They call him the Blissfield Butcher, a serial killer who terrorizes students every year around homecoming time. The annual high school event is a big deal in this small town, and the type of ghost-story fodder that kids use to scare one another with around campfires and late-night keggers. As a quartet of teens quickly learn a few days before the big dance, however, the Butcher isn’t just an urban legend. He’s real. God forbid your parents are the sort of rich folks who dig collecting rare ethnic and indigenous art — all the better for this hulking brute to borrow a creepy African mask and use a primitive spear to impale a promiscuous young woman. (He’ll also use a tennis racket and a rare bottle of wine to kill his victims. Long live wealth status symbols as weapons!)
It’s a dagger in a glass case that attracts the mass murderer’s attention, however. It’s called La Dola, historically used in ancient Mayan sacrifice rituals. That twisted visage on the handle, the one with the glowing red eyes, should make this the perfect addition to his arsenal of killing implements. So the Butcher — he’s played by Vince Vaughn; you learn his identity almost immediately — grabs it. The next day, Millie (Kathryn Newton), a young brainiac who’s catnip for bullies and d-bags alike, happens to be alone after the big football game. The Butcher shows up. She tries to hide. He finds her. Our heroine is about to become Corpse No. 5 when lightning strikes, the knife’s mystical properties are activated, and blammo! Millie’s sister Ginny (Kelly Lamor Wilson), a.k.a. the local cop, comes to her rescue and scares the maniac off. Cut, if you will, to the next day, as Millie awakens to discover her consciousness has been transferred into the Butcher. She’s now stuck inside his hulking frame. And guess who’s temporarily residing in her body?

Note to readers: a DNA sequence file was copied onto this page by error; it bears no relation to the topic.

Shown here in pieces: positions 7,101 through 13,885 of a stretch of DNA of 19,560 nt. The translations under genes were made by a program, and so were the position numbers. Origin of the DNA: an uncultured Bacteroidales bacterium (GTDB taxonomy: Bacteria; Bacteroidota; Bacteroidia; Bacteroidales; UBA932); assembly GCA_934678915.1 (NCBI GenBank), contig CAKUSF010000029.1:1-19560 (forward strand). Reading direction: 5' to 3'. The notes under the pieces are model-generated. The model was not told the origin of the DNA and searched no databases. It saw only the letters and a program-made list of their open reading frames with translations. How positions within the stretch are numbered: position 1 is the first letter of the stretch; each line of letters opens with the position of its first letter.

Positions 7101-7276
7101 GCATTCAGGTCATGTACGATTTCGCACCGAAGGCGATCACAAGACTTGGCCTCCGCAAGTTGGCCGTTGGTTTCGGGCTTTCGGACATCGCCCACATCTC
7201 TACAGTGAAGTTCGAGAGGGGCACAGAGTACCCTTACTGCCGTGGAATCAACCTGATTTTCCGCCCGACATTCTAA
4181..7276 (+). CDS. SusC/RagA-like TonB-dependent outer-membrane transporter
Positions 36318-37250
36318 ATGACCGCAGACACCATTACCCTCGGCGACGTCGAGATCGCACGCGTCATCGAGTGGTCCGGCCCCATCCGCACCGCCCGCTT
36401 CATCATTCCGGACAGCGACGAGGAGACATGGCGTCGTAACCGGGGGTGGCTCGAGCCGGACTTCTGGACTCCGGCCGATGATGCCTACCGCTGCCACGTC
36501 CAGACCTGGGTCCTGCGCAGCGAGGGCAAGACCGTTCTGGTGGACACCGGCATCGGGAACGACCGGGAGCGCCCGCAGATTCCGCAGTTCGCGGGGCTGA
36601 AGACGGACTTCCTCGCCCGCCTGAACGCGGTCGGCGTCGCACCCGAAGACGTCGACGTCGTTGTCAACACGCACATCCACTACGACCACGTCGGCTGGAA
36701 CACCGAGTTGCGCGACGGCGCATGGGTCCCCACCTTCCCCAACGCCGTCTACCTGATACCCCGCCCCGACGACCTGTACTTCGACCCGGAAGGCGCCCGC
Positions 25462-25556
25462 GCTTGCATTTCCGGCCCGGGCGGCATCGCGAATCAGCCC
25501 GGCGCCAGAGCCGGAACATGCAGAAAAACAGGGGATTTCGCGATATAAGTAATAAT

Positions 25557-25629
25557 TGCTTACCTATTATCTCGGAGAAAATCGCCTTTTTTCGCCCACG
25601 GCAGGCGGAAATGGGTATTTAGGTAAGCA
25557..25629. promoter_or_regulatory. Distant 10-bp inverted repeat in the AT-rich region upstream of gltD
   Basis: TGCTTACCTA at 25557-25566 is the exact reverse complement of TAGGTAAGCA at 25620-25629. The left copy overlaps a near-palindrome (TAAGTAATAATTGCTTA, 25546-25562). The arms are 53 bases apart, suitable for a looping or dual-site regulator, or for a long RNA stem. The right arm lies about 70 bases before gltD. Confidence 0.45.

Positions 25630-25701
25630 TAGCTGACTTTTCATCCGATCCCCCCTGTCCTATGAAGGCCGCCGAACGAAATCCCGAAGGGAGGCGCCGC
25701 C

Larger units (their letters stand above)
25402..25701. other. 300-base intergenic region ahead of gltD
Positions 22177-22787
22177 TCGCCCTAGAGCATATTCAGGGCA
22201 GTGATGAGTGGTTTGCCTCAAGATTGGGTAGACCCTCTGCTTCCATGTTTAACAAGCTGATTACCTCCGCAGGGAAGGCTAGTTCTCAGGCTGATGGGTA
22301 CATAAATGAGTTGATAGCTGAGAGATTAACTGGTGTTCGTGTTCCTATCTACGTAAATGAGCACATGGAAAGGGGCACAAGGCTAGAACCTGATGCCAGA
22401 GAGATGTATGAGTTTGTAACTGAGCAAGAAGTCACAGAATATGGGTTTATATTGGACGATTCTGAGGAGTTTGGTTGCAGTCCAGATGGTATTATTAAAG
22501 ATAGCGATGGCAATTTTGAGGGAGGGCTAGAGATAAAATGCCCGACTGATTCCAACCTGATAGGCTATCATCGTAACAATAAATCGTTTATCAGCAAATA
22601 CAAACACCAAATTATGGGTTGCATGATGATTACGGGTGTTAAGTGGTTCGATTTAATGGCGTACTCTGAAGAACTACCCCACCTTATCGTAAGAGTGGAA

Suddenly, the movie’s title makes a whole lot of sense: It’s called Freaky because, let’s be honest, Freaky Friday the 13th would have been just a bit too on the nose. You got your body-switcheroo comedy in my slasher flick! Sing it with us: Two great Eighties genres, tasting great together.…